This guest post is by regular contributor candidate Emily Wenstrom. Emily is the founder of Wordhaus, an online literary journal that delivers new stories every week. You can follow her on her blog, Creative Juicer, or on Twitter (@EmilyWenstrom).

Participating in a writer’s group can help you improve your skills and give you support when you need it.

how to create a writers group that lasts

Photo by Veronica Miramontes

But it can be hard to get a group to stick it out for the long haul. People run out of work to submit, or something in the group dynamics doesn’t mesh, or one by one your members just start slipping away like you’re in an Agatha Christie novel.

However, it doesn’t have to be that way. You can boost your group’s odds of sticking it out with some simple steps that will help you establish a constructive group dynamic from the start. Here’s my top five to get you started.

1.      Keep it small.

My group is only four people, and it’s just right for us. By keeping your group small, it’s easier to maintain a safe environment where everyone feels safe sharing work and discuss challenges.

2.      Choose writers at a similar skill level.

I met the other members of my group in a writer’s class for beginners—it was a great way to connect with other serious-minded writers at a similar level.

Though we’ve all only been writing for a few years, we each have different strengths, perspectives and even write in different genres. We help each other become more well rounded while supporting each other through common struggles for developing writers at this stage. We all gain from this group, but more experienced writers probably wouldn’t benefit as much as we do.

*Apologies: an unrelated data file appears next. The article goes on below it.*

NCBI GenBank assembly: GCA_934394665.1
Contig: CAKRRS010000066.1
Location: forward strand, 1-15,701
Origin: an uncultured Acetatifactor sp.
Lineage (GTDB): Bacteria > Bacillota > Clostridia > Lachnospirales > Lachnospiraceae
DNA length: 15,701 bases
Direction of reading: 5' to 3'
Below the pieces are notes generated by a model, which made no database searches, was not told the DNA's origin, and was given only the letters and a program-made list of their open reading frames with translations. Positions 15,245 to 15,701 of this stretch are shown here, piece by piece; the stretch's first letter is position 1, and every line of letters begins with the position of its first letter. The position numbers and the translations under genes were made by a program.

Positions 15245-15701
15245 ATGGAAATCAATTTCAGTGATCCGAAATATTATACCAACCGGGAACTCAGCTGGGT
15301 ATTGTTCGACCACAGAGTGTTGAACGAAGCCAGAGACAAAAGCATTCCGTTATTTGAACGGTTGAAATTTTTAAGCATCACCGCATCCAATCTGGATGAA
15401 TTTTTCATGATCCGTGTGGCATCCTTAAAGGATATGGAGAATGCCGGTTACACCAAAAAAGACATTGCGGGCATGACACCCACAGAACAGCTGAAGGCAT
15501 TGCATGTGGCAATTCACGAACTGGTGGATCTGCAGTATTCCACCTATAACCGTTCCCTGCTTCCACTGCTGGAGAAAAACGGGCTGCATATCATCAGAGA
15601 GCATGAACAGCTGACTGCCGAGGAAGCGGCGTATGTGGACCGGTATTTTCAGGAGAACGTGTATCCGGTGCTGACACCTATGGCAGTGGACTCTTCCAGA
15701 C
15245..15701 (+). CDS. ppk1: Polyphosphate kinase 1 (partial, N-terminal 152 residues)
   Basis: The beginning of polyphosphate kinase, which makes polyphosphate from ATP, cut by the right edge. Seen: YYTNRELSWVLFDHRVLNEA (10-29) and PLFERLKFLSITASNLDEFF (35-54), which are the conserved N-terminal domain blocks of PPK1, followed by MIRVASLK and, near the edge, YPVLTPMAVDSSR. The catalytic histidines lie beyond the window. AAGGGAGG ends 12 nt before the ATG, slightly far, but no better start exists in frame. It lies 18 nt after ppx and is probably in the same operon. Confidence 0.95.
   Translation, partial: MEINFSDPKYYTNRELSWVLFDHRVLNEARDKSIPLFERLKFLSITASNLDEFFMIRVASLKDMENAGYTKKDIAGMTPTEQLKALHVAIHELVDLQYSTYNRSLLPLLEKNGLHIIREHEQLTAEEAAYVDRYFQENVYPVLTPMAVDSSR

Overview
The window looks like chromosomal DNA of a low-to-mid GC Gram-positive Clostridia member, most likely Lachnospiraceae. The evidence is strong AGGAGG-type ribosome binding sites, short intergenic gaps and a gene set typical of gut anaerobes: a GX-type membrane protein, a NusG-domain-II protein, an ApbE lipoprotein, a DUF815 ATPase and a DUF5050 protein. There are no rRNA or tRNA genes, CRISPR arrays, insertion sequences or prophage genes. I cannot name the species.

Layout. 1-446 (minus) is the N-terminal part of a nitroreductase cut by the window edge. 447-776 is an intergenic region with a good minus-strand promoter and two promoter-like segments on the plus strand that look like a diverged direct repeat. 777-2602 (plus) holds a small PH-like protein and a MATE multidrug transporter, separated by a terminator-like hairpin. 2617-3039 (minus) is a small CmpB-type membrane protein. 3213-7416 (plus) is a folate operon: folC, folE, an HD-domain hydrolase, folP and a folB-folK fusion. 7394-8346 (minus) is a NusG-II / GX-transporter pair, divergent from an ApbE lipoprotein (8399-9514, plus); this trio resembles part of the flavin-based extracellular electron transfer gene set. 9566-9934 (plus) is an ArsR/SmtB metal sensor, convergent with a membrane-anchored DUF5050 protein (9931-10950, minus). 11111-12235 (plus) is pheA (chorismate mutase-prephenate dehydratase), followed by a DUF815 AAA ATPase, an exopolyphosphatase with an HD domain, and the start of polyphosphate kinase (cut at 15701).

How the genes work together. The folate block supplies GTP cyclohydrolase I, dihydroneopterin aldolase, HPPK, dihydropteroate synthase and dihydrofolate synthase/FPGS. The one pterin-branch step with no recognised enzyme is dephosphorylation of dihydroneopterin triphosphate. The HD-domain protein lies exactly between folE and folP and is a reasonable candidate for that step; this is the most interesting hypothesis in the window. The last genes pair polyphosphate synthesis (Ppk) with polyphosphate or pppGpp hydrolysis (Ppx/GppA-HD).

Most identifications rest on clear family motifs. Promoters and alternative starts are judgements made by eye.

3.      Keep it flexible.

I think the smartest thing my group has done is stay flexible about how we operate. We try to meet about once a month, but change when and where depending on what works best for everyone. We try to rotate between members for critique time, but switch as necessary if someone has a crazy month.

And you don’t have to submit work to take advantage of your committed time slot, either—you can also choose to bring a writing-related topic for discussion.

4.      Don’t get too ambitious.

We choose to meet a once-a-month commitment to avoid making the group too much of a burden on anyone—the same goes for our two-critiques-per-session rule. Additionally, we limit each submission to fifteen double-spaced pages.

What your group chooses to do may be different, but let your decisions be guided by the same principle: protecting yourselves from becoming overburdened by the commitment.

Remember, you can always adjust later if it’s not right.

5.      Set clear guidelines for feedback.

Our group originally formed within a writing class, so we already had a set of critique guidelines to draw from. These guidelines have been an essential foundation for us.

From the beginning, we understood that, when giving feedback, we first give an overview statement of what we understand of the plot and characters in the scene, then move on to the items we liked, and then the areas we thought could be strengthened more.

Critique can be rough on even the toughest writers … respect the courage your group is showing by laying down clear expectations that keep critique friendly and supportive.

Writers, like other artists, get a bad rap for being flighty and inconsistent. But you can get a group of writers to commit to a group long-term if you tailor it to meet the group’s needs.

Are you part of a writer’s group? What tips do you have to create a group that lasts?

PRACTICE

Grab your pen! For fifteen minutes, write about what you would look for in a writer’s group.

What rules would you set for yours? If you’ve been in one, what made it a success?

Emily Wenstrom
Emily Wenstrom
By day, Emily Wenstrom, is the editor of short story website wordhaus, author social media coach, and freelance content marketing specialist. By early-early morning, she is E. J. Wenstrom, a sci-fi and fantasy author whose first novel Mud will release in March 2016.